/Finding Amelia Earhart’s Plane Seemed Impossible. Then Came a Startling Clue.

Finding Amelia Earhart’s Plane Seemed Impossible. Then Came a Startling Clue.

Robert Ballard is the finder of essential misplaced issues.

In 1985, he found the Titanic scattered beneath the Atlantic Ocean. He and his crew additionally positioned the enormous Nazi battleship Bismarck and, extra just lately, 18 shipwrecks within the Black Sea.

Dr. Ballard has all the time needed to seek out the stays of the aircraft Amelia Earhart was flying when she disappeared in 1937. But he feared the hunt could be yet one more in a lengthy line of futile searches.

“You have it in a holding pattern in your head,” mentioned Dr. Ballard, founding father of the Ocean Exploration Trust. “You’re still saying, ‘No, no, it’s too big a search area.’”

Then, a few years in the past, one other group of explorers discovered clues so compelling that Dr. Ballard modified his thoughts. Now, not solely is he sure he is aware of the place the aircraft is, he has set course for a distant atoll within the Pacific island nation of Kiribati to recuperate it.

Kurt M. Campbell, who served as assistant secretary of state for East Asian and Pacific affairs in the Obama administration, invited Dr. Ballard to a meeting. The two had known each other since their days in Naval intelligence.

Mr. Campbell ushered him into his office, Dr. Ballard recalled in a recent interview: “He closed the door, and he said, ‘I want to show you a picture.’”

Decades later, an organization called The International Group for Historic Aircraft Recovery, or Tighar, received Mr. Bevington’s pictures. The group is a nonprofit organization dedicated to aviation archaeology and aircraft preservation. It has been heavily involved in searching for Earhart at Nikumaroro.

Fascination with Earhart’s disappearance has led to wild theories: that she was an American spy captured by the Japanese, or that she lived out her days after assuming a false identity as a New Jersey housewife.

Those who believe in the crash at Nikumaroro say it was along Earhart’s stated navigational line.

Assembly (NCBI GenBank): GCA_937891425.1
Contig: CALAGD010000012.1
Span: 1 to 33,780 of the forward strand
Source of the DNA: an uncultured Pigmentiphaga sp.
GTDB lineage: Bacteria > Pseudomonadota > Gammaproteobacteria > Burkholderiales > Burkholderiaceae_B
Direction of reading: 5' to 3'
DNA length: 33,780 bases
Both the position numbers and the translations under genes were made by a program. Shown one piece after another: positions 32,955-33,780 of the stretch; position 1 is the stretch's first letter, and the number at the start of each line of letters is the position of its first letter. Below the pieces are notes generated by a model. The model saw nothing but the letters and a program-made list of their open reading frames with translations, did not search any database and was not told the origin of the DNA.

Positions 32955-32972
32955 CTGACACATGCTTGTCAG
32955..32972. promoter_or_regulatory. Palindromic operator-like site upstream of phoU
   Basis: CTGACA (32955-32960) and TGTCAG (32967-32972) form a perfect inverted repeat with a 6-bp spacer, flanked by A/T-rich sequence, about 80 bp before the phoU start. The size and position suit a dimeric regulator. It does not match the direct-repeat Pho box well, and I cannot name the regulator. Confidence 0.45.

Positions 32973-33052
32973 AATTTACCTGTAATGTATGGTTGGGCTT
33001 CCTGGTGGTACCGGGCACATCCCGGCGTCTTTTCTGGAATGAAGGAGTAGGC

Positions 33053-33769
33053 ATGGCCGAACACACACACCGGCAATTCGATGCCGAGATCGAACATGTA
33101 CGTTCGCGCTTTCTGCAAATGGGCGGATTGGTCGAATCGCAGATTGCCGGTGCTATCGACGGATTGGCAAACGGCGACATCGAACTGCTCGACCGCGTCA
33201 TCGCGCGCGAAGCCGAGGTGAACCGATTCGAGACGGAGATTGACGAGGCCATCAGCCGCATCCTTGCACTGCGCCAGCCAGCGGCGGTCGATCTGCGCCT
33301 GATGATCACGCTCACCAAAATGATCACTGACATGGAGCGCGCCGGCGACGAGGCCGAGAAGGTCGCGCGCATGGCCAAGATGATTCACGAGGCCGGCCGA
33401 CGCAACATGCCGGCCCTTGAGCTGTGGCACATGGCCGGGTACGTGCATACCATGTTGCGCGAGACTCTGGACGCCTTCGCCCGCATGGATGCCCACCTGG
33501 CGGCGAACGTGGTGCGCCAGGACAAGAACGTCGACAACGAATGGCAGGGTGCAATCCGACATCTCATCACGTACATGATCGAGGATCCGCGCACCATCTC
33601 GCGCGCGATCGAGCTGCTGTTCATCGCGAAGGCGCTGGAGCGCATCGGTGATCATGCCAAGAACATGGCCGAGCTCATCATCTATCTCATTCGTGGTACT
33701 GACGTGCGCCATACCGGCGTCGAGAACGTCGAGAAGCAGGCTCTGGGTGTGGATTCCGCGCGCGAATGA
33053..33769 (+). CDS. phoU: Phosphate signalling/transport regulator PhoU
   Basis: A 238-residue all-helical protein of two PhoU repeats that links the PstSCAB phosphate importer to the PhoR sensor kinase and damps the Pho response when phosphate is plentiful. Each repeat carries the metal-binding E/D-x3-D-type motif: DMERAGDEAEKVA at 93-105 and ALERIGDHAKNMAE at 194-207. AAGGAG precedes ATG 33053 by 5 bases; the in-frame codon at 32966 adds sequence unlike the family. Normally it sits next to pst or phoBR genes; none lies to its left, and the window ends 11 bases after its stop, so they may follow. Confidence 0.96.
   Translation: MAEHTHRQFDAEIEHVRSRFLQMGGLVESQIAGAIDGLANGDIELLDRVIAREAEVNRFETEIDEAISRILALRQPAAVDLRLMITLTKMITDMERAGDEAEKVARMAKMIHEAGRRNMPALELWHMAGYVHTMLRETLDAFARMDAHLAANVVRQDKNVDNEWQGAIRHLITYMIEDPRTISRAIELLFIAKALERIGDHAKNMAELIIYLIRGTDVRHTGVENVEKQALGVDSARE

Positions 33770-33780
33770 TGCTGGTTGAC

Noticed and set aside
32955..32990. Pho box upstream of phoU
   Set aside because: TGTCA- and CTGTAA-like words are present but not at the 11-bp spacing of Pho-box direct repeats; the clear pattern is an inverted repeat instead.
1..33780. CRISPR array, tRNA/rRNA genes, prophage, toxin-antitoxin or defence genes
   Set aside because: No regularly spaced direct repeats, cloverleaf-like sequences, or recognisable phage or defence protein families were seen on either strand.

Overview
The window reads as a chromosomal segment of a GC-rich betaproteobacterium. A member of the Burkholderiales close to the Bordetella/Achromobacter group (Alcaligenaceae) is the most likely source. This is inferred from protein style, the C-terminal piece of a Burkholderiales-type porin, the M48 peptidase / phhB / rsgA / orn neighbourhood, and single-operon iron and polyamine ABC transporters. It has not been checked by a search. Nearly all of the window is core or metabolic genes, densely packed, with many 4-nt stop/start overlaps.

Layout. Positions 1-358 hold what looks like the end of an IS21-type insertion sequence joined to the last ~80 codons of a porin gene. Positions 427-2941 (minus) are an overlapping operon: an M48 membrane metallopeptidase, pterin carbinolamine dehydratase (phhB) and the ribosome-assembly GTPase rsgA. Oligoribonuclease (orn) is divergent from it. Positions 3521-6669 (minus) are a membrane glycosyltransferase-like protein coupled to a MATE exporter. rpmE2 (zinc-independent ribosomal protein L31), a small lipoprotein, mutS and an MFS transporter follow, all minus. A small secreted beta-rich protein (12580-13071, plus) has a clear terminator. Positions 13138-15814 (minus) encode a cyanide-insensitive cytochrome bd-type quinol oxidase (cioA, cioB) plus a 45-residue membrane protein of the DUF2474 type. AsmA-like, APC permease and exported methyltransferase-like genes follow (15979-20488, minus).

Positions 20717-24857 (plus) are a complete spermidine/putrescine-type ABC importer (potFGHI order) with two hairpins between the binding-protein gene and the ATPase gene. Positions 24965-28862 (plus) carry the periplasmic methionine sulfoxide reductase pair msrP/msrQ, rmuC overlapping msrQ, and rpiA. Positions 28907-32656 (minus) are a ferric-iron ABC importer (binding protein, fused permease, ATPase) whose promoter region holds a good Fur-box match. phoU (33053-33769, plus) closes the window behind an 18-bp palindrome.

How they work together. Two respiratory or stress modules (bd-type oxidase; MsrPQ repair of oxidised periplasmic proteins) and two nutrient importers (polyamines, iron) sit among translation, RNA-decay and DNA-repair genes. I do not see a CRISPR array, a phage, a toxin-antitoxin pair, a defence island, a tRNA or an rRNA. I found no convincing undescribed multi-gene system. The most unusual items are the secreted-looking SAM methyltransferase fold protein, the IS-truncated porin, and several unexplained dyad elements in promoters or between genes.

Mr. Campbell shared the photo with experts at the National Geospatial-Intelligence Agency, who used classified technology to enhance the picture. It was sent to intelligence analysts at the Pentagon, who independently concluded the object looked like the landing gear of a Lockheed Model 10-E Electra, Mr. Campbell said.

So Mr. Campbell called Dr. Ballard to see if he thought it was a good idea to support Mr. Gillespie’s 2012 mission to Nikumaroro, one of a dozen Tighar has made to the island, but the first to search underwater.

That expedition was unsuccessful. But the group didn’t have the funding or capabilities of Dr. Ballard and his team. And with his ship, the Nautilus, now in the Pacific Ocean, and its other research obligations completed, Dr. Ballard is ready to focus on the search for Earhart.

“The more I read, the more I was convinced I could do it,” he said.

Beyond his 60 years of experience, Dr. Ballard’s ship is equipped with a suite of high-definition cameras, a 3-D mapping system and remotely operated underwater vehicles, or ROV’s, one of which can descend nearly 20,000 feet.

But that doesn’t mean the expedition will be easy.

Viewed from above, Nikumaroro is small and flat. But the island is only the plateau of a steep underwater mountain rising 10,000 feet from the ocean floor. Earhart landed on the very edge of the island, Dr. Ballard believes. As tides rose, her plane may have slipped down the underwater slope.

The ridges of the mountain are rugged — full of troughs and valleys that can hinder sonar. After using onboard technology to create a 3-D map of its sides, the team will have to search the mountain visually, monitoring video feeds from the ROV’s in 12-hour shifts.

“Imagine searching the side of a volcano at night with a flashlight,” Dr. Ballard said.

Ms. Fundis said she is thrilled to be sharing leadership of the Earhart expedition.

“She just had a remarkable life and was a remarkable person, with a sense of bravery that broke down barriers and expectations at a time when society kind of felt like a woman really shouldn’t or couldn’t accomplish what she did,” Ms. Fundis said.

The two explorers are confident they will find the Electra.

“Science explorers are like an ideal gas,” Mr. Ballard joked. “They can expand to fill any volume, but they can only do work under pressure.”

Then he laughed, “And the pressure’s on.”

Source link Nytimes.com

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